# Meanwhile - another day in Afghanistan

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Staff Emeritus
and Yes - we're still involved

US-Afghan Raid Rescues Abducted Son of Former Pakistan PM Yusuf Raza Gilani
http://abcnews.go.com/International...afghan-raid-rescues-son-pakistani-pm-39001568

"U.S. and Afghan forces conducting a raid Tuesday against Islamic militants unexpectedly found and rescued the son of a former Pakistani prime minister who had been abducted three years ago, officials said." The raid took place in the Gayan district of Paktika province, Zafar Hashemi, a spokesman for Afghan President Ashraf Ghani, told The Associated Press.

The raid was conducted under the authority of the U.S. anti-terrorist mission in Afghanistan, Operation Freedom's Sentinel, according to the U.S. military in Afghanistan.

So the mission has a name.

It's probably fighting season again, which potentially means renewed offensives by Taliban, possibly al Qaida and/or Daesh affiliates.

jedishrfu
Mentor
Probably if they didn't find the son then you'd never know the name of the fighting mission.

mheslep
Gold Member
This source has 27 coalition fatalities in 2015, and 5 this year (so far, most of them US troops). This source is in rough agreement for 2015.

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Staff Emeritus
New York Post reports that the US has essentially wasted $113 billion in Afghanistan. Bear in mind that it's the NY Post, something of a tabloid, but it seems pretty accurate with respect to money spent (or wasted) and the problems of wasted and corruption. http://nypost.com/2016/05/15/we-wasted-113b-in-afghanistan-no-wonder-america-first-resonates/ In a report to Congress, the Defense Department reveals that Washington so far has spent an eye-popping$113.2 billion to rebuild Afghanistan

After 15 years, “The reconstruction effort in Afghanistan is in a perilous state,” Special Inspector General for Afghanistan Reconstruction John Sopko concludes in his 236-page report.

I think this is the report - https://www.sigar.mil/pdf/quarterlyreports/2016-04-30qr.pdf

(NY Post)
A large chunk of the country remains unprotected and unstable. Almost a third of provincial districts are effectively under Taliban control, and the insurgency is intensifying.

In the space of just a few days in late March, for example, the Taliban assassinated an Afghan army general in Kandahar and a judge in Ghazni, while bombarding the new Afghan parliament building in Kabul with rockets.

The security situation is so bad that American personnel are generally confined to the US Embassy fortress, and have to take a helicopter to get to the airport because the roads are so unsafe. Bombings, raids, ambushes and hit-and-run assaults are common along major highways, even at police checkpoints.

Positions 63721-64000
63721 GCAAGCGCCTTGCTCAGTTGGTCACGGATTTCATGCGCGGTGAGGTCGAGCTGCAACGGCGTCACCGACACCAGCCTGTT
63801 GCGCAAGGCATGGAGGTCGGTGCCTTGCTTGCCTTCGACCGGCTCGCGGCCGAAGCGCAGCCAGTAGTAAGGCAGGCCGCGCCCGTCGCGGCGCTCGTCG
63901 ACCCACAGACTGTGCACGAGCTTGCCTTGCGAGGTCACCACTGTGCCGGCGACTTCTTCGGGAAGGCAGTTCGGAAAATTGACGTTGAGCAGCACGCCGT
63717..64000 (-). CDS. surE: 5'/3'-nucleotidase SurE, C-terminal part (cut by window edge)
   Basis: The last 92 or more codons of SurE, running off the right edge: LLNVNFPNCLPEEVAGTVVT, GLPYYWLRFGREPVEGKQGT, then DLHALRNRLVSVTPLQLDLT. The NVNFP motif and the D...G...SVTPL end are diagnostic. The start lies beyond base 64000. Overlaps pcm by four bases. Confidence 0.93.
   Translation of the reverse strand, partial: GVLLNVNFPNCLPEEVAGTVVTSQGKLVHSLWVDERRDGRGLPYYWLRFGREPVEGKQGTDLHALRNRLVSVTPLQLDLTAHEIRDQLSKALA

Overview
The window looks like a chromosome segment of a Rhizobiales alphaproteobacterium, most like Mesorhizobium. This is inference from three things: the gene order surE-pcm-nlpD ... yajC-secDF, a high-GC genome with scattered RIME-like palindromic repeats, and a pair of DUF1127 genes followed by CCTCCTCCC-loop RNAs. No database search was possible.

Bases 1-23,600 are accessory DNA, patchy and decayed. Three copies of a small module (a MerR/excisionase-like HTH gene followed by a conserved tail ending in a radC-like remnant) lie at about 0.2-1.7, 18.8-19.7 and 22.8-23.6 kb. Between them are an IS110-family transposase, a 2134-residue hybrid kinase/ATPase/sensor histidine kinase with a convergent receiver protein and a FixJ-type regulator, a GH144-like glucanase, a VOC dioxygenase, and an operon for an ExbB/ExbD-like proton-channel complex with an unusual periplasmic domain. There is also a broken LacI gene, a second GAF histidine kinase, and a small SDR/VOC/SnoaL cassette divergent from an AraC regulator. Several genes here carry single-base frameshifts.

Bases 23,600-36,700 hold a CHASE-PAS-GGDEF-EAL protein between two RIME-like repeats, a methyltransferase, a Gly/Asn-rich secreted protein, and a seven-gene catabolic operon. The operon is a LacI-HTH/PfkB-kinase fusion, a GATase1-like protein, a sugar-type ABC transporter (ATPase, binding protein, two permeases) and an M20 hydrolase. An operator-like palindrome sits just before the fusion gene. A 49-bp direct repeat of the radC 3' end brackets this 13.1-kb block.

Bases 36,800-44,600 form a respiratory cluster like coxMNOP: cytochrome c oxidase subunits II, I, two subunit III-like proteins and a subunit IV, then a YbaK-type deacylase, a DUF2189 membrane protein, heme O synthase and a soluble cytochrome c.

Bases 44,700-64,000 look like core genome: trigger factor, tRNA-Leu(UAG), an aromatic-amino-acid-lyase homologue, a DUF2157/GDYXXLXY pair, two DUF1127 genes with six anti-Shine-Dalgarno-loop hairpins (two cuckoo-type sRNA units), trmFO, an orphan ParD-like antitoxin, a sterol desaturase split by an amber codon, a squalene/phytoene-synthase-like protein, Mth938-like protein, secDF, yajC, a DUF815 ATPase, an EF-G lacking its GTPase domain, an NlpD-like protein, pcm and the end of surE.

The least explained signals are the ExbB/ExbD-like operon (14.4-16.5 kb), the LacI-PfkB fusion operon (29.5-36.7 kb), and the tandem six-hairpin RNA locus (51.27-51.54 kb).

Staff Emeritus
A 'global terrorist' comes in from the cold: Afghan warlord was ally of CIA, then Osama bin Laden
http://www.latimes.com/world/la-fg-afghanistan-insurgent-20160515-snap-story.html
Hekmatyar, the leader of the Hezb-i-Islami militant organization, is reportedly close to a truce that would end nearly two decades in exile for one of the most enduring and controversial figures in the long Afghan conflict.

Now in his 60s, Hekmatyar has been exiled since the Taliban came to power in 1996 and drove him out of the country. Hezb-i-Islami is often described as the second largest insurgent group in Afghanistan, but his fighters have little presence on the battlefield and many of Hekmatyar’s former loyalists have defected to the much larger Taliban.

He was financed by the US (CIA) through Pakistan (ISI), even though his jihadist organization was anti-US, anti-western. Hekmatyar was opposed to Ahmad Shah Massoud - https://en.wikipedia.org/wiki/Ahmad_Shah_Massoud - who was trying to form a more representative government of Afghanistan. Pakistan's Zia ul Haq wanted to establish an Islamic state in Afghanistan, but one under the control of Pakistan.

Staff Emeritus
This year, Afghanistan is expected to produce more opium than the world consumes. Although billions of dollars have been spent trying to eradicate the crop, in some places the trade seems more institutionalised than ever, with local police openly supporting farmers.

Mazar-e-Sharif is one of the safest and best-run cities in the Afghanistan - a model of good governance - yet just half an hour out of town in a small village of mud-walled houses it is obvious what the main cash crop is.
http://www.bbc.com/news/magazine-36378228

So much for peace, democracy and stability.

Staff Emeritus
Some of the most important gains made in Afghanistan are slipping away

Some of the most important gains made by the Afghan government and its partners appear to be slipping away, according to the most recent quarterly report by the Special Inspector General for Afghanistan Reconstruction (SIGAR).

SIGAR's October 2016 report, its 33rd report issued to the US Congress, noted that there had been increases in poverty, unemployment and underemployment, violence, outmigration, internal displacement, and the education-gender gap, and that services and private investment had fallen.

Significantly, SIGAR noted that the Afghan government's territorial control had decreased as well.
Afghanistan is in serious need of attention.

mheslep
Gold Member
...

Surprise! The media doesn't really cover it. No wonder it's still news to some.
What exactly is "it"?